September 16, 2014

The Roman Forum & Palatine Hill

What is there to say about the once-beating heart of the Roman empire that hasn't already been said?

As I surveyed the wrecked and ruined remains of marble and stone scattered haphazardly where the Palatine and Capitoline hills meet at the Roman Forum, I couldn't help but recall the words from Shelley's Ozymandias sonnet:  "Look on my works, ye Mighty, and despair!"  What once stood proudly, embossed with gold and bright paints, now lies broken.  All the power and authority which once ruled the entire civilized world is divided or dissipated - just a few broken pillars mark where the Roman Forum once stood.  And yet the legacy of Rome continues to fascinate centuries later, and arguably, all roads still lead to Rome.

Looking up at the Palatine Hill
I did find it difficult to picture what the Roman Forum would have looked like.  Unlike the Colosseum, which only needs a little bit of imagination to fill in a few missing seats, pillars or arena floor, the Roman Forum requires a stronger imagination as not much remains unbroken.

Nevertheless we spent four or five hours wandering the valley between the Palatine and Capitoline hills where one of the greatest civilizations this world has known came into existence.  Thanks to the detailed podcasts by Rick Steves (available for free download on iPhones and Android devices), we were able to refresh our knowledge about what once existed here.  Having an audio guide or book is necessary to interpret the rubble as there is limited signage.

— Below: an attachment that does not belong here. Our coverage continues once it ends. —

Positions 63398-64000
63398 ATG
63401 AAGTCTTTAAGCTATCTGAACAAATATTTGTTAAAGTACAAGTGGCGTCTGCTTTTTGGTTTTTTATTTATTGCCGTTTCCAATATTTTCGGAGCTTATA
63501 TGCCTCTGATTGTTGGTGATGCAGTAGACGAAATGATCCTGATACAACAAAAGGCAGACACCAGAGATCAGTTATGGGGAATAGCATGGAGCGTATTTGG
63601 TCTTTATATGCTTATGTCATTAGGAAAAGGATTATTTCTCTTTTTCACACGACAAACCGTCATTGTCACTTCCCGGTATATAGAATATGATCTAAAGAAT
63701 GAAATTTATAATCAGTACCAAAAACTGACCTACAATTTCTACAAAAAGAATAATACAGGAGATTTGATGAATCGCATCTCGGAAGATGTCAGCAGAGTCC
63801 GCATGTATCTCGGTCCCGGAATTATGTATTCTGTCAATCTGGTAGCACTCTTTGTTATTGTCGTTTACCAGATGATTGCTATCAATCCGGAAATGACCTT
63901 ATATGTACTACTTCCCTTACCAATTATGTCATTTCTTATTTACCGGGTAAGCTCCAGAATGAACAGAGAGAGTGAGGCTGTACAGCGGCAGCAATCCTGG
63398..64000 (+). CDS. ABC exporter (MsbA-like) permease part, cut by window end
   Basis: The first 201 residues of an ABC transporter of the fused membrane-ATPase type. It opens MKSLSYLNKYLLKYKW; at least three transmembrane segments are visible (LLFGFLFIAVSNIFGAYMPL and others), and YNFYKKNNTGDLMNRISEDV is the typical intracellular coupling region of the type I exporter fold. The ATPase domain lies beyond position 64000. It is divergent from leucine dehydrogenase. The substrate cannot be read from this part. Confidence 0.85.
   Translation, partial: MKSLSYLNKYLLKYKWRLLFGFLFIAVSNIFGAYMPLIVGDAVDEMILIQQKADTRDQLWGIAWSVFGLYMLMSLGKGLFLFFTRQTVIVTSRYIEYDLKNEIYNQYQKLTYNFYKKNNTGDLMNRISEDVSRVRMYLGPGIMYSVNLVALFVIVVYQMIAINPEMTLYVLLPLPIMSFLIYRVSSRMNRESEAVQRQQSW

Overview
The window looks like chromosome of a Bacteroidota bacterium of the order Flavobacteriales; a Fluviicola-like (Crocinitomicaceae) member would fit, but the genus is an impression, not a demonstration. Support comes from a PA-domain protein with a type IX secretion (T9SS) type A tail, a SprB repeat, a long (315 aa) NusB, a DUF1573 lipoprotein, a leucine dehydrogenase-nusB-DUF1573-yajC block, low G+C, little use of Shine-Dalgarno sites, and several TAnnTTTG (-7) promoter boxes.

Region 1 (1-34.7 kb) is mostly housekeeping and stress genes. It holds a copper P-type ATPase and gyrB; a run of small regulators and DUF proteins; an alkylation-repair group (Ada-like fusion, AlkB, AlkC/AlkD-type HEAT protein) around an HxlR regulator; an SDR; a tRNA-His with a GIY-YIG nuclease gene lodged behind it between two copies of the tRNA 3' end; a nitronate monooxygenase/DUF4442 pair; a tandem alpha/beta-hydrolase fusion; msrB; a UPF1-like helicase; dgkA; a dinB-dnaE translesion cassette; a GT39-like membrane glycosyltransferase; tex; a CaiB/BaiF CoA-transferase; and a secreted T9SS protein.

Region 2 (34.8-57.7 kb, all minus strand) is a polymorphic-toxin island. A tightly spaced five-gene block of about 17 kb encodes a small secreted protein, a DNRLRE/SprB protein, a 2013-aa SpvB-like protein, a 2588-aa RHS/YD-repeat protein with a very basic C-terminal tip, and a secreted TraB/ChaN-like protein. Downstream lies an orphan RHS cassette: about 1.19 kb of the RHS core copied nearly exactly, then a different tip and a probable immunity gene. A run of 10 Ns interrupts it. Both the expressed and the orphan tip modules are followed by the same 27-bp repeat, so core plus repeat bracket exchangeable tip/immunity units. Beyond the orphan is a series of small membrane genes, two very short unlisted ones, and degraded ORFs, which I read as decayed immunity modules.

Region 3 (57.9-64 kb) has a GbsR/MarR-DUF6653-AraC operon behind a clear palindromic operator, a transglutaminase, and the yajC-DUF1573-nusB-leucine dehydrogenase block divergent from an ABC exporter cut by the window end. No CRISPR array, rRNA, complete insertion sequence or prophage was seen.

Temple of Romulus (left) and Temple of Antonius and Faustino (right)

In the remains of the House of the Vestal Virgins


Where Julius Caesar's body was cremated

Temple of Saturn


View of the Circus Maximus from the emperor's palaces

View across the valley between Palatine and Capitoline hills



Have you visited the Roman Forum?


Linking up with Bonnie Rose and other travel bloggers for #TravelTuesday!

7 comments:

  1. Katrina you have such a way with words! I love how you describe the Roman Forum in those first couple of paragraphs. What an interesting idea to fill in the gaps about the site by listening to a podcast - good find! Your photos are really incredible and make me want to pack up and head to Europe ASAP. Isn't it amazing to visit places where so much history has occurred? It always makes me feel really small in the world.

    ReplyDelete
    Replies
    1. The history is what fascinates me most about Europe! I think many North Americans are enamored with structures and buildings that existed long, long before our countries were even discovered by Europeans!

      Delete
  2. I thought the roman forum and palatine hill was lovely! It is kinda crazy to imagine what it was like to live there and how much work they did to build all that. I'm glad at least there are still remains there so we can kinda try to imagine what it was like. Thanks for sharing the pictures!
    Hsiao-Ting (www.shoutingchow.com)

    ReplyDelete
    Replies
    1. It was a lot of work. Unfortunately, most of it was probably done by slaves, but I try not to think too hard about that when visiting ruins!

      Delete
    2. *sigh so true but i have to say it's still amazing what human beings were able to build without machines.

      Delete
  3. I haven't visited Rome at all, but I can't believe how beautiful and historical it is. Thank you for sharing!!

    ReplyDelete
    Replies
    1. It's paradise for any history lover!

      Delete

Thanks for stopping by! I'd love to hear your comments, feedback, and suggestions.